In the southern part of New Ireland, a large island north of New Guinea, artists created chalk figures portraying both male and female subjects. Housed in small shrines constructed in the forest outside the village, the figures played a central role in a cult of the dead. Variable in their individual styles and attributes, it is possible that the figures were intended to portray specific individual ancestors whose supernatural powers could be harnessed to benefit their living descendants.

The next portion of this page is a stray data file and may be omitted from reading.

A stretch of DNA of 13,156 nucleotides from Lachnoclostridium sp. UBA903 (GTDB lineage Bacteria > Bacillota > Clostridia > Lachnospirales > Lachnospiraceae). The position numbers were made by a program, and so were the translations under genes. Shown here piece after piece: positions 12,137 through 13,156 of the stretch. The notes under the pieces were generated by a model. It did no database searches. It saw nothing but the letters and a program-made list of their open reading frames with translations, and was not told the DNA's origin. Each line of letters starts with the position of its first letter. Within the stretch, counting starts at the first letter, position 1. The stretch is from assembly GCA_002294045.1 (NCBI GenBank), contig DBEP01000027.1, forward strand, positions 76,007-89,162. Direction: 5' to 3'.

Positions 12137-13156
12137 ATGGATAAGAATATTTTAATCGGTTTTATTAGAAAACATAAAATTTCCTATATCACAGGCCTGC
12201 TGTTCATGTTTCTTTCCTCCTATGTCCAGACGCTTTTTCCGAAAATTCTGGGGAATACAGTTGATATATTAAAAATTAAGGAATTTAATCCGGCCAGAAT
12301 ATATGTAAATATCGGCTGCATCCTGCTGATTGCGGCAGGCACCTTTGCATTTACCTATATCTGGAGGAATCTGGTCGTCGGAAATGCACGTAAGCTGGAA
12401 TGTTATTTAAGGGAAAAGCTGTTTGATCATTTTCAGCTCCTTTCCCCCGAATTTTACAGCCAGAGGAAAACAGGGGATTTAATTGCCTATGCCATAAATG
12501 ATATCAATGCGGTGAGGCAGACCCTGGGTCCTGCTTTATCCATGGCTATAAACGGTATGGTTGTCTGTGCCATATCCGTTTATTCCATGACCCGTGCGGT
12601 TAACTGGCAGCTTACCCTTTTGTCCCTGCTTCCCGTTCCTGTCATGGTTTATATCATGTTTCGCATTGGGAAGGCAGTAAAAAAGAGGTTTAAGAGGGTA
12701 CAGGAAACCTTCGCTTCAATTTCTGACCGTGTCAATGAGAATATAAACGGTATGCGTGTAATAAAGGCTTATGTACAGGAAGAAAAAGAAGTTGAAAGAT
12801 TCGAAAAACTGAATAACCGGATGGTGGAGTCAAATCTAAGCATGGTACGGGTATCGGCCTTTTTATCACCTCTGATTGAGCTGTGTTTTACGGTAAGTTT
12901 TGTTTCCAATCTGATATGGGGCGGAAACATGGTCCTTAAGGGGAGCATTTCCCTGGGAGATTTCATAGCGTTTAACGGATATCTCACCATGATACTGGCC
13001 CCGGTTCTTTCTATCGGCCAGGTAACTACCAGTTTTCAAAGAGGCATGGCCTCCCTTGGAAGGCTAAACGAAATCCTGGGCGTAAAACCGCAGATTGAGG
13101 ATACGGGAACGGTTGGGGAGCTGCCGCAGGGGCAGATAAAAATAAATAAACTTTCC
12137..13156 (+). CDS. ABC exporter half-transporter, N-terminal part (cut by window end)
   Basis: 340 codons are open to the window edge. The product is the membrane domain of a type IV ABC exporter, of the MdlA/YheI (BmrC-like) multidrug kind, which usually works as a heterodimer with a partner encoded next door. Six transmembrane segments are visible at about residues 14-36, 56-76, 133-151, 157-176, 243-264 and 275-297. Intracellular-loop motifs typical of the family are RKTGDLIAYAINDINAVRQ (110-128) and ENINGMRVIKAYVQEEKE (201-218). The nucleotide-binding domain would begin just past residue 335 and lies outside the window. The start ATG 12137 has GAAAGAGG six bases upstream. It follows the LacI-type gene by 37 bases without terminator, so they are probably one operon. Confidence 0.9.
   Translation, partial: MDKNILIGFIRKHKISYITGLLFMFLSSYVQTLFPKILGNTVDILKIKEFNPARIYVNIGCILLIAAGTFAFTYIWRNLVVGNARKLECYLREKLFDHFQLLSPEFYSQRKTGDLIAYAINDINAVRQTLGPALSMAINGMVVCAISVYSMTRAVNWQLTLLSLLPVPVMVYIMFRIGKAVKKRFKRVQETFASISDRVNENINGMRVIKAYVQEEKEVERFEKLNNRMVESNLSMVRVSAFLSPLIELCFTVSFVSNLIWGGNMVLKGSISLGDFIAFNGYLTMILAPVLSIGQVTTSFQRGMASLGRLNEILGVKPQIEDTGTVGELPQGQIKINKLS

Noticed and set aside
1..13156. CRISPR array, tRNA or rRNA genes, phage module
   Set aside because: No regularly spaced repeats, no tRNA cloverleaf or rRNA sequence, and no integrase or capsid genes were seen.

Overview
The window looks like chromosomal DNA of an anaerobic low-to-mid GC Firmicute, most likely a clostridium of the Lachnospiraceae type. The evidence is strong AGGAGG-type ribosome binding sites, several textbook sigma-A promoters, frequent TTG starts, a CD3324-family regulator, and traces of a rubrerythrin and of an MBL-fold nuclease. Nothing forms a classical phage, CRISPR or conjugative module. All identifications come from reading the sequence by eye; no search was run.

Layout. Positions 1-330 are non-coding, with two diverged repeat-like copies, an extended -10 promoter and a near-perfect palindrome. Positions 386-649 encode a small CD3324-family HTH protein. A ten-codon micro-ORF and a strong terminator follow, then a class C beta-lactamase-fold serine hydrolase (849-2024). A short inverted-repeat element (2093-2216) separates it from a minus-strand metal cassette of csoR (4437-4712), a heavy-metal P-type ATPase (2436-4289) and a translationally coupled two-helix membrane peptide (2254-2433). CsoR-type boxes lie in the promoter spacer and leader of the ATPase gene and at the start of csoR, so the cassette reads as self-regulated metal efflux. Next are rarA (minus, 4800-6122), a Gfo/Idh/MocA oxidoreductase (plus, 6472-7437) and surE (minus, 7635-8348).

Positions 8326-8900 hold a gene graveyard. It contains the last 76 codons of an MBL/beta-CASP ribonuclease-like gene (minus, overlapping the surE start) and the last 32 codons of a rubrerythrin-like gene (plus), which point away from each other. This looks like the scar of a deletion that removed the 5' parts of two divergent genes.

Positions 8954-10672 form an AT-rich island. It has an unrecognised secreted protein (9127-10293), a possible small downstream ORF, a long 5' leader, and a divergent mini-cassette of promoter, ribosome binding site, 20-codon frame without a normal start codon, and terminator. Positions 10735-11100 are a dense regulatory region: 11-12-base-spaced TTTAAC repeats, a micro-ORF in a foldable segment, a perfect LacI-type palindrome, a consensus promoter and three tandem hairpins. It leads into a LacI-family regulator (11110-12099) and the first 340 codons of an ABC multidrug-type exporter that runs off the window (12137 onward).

Governor Rudolph von Benningsen, Neu-Pommern, representative of the German Reich, until 1890s; Linden-Museum, Stuttgart, Germany; [Matthias Komor, New York]; Evelyn A. J. Hall, New York, until 1981
Kjellgren, Eric. Oceania: Art of the Pacific Islands in the Metropolitan Museum of Art. New York and New Haven: The Metropolitan Museum of Art, 2007, 96, 162-3.